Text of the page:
In the methods described below, an increased GCR in a scaled virtual ground cell is provided by fabricating the cell in order to produce a large step height between the floating gate and the buried diffusion oxide. A dielectric layer formed over the floating gate is patterned to define a buried diffusion oxide region in which the buried diffusion oxide is formed. The buried diffusion oxide is then formed such that the buried diffusion oxide encroaches into the diffusion region and extends under an edge of the floating gate. As a result, a larger overlay region can be maintained between the control gate and floating gate, which increases the GCR.
A control gate polysilicon layer 112, i.e., the second poly layer, is then formed on ONO layer 110. As mentioned, as buried diffusion regions decrease in size, the coupling between control gate and the floating gate is reduced. This can make fabrication of scaled virtual ground cells incompatible with processes that include fourth poly layer 108.
As can also be seen, the buried diffusion oxides 314 are formed so as to encroach into the buried diffusion region 316. Additionally, the buried diffusion oxide layer 314 is also formed so as to extend under the edges of the first dielectric layer 304 under the floating gate 306. The step height (h) between the top of ONO layer 310 and the top of buried diffusion oxide 314 is also clearly depicted. The increased step height (h) combined with the extension of buried diffusion oxides 314 under floating gates 306 produces a greater GCR.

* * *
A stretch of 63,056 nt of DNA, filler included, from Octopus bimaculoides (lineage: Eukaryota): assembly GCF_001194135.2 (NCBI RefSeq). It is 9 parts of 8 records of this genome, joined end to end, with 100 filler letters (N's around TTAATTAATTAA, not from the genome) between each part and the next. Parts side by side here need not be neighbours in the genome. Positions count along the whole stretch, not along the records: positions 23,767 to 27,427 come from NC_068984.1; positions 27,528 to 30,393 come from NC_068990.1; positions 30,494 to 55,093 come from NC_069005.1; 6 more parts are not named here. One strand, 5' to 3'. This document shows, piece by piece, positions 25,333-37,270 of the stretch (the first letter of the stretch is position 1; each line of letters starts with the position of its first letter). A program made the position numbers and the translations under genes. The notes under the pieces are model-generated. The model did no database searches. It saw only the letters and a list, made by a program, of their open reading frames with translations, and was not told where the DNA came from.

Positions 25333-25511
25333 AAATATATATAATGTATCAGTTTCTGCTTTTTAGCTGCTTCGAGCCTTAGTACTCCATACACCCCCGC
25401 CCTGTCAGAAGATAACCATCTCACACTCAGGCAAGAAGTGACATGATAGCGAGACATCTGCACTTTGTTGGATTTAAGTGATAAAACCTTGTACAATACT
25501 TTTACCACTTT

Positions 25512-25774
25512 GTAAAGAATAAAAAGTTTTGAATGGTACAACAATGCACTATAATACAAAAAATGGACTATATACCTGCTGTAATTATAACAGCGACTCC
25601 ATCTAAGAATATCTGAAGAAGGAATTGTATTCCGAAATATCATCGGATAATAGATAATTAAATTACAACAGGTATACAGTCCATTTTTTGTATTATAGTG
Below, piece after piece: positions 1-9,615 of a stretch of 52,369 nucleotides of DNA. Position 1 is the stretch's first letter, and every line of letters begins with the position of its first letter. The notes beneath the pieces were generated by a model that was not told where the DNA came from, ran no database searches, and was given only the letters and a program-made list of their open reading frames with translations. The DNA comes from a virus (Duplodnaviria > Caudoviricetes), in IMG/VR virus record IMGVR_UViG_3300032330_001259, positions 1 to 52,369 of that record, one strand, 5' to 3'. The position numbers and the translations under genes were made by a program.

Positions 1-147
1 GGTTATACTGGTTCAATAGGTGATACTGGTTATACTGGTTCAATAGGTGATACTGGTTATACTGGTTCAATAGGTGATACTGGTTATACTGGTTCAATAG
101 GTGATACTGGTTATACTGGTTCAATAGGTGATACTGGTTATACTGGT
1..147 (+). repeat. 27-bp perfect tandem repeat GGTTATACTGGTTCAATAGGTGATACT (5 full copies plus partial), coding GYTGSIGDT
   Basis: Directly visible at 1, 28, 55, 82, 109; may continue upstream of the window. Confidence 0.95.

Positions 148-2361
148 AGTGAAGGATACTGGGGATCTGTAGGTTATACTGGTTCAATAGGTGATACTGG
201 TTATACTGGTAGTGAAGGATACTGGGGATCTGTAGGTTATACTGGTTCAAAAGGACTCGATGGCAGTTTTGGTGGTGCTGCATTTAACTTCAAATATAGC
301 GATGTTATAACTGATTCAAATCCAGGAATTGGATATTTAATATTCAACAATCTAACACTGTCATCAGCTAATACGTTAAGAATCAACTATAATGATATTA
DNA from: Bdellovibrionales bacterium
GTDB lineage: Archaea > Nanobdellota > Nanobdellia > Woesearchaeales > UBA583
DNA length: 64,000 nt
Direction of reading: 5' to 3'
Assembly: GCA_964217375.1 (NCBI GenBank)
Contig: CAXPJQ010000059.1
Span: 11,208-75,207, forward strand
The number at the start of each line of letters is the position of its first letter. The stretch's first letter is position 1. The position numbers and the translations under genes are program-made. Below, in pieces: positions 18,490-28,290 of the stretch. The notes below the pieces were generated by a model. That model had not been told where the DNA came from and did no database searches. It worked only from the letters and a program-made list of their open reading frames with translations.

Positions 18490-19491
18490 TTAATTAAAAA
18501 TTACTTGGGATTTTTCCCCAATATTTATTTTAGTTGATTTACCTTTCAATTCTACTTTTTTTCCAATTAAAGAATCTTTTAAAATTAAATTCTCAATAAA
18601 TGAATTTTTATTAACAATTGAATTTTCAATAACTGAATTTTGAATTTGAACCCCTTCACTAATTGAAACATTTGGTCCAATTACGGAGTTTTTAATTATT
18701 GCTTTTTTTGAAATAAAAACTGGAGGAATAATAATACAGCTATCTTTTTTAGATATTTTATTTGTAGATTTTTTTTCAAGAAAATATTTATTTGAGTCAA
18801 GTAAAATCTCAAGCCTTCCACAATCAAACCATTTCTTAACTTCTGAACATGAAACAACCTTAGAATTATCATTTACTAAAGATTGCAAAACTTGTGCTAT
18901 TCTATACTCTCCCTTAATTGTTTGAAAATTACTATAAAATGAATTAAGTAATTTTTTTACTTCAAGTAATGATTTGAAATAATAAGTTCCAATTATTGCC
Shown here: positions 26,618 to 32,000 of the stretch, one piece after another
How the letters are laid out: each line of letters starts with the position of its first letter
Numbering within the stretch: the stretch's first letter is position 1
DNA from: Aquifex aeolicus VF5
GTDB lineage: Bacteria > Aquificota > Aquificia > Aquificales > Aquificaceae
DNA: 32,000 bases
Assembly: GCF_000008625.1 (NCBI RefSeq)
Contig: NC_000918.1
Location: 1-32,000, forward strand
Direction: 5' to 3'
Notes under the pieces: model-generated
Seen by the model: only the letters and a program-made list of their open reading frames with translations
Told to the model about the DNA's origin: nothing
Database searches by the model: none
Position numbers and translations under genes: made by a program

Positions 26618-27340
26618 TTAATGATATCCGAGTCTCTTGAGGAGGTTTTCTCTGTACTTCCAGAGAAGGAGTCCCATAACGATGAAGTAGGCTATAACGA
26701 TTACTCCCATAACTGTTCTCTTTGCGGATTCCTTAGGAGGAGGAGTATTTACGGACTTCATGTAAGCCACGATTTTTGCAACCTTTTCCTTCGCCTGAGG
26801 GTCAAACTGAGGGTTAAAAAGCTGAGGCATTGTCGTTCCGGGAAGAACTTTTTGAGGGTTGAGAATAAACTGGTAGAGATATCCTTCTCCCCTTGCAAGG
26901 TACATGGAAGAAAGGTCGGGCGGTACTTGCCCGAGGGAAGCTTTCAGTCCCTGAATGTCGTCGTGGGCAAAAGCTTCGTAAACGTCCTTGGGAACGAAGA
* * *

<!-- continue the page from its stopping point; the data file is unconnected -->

It should be noted that while an ONO layer 310 is illustrated in the example of
A silicon nitride layer 406 can then be deposited on first poly layer 404. A photoresist (not shown) can then be used to pattern first poly layer 404 and silicon nitride layer 406. Patterned layers 404 and 406 can then be etched as illustrated in
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The overlap of floating gates 405 with respect to the buried diffusion oxides 414 can increase the GCR, which can increase the breakdown voltage between floating gates 405 and substrate 402. For example, in certain embodiments, a gate-to-substrate breakdown voltage of as high as approximately 15 volts can be achieved.
Additionally, the process described produces an increased step height (h) between the top of ONO layer 410 and the top of buried diffusion oxide 414. As mentioned, the increased step height (h) also contributes to a higher GCR. In certain embodiments, step heights in the range of approximately 300 Å to 800 Å can be achieved.
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While certain embodiments of the inventions have been described above, it will be understood that the embodiments described are by way of example only. Accordingly, the inventions should not be limited based on the described embodiments. Rather, the scope of the inventions described herein should only be limited in light of the claims that follow when taken in conjunction with the above description and accompanying drawings.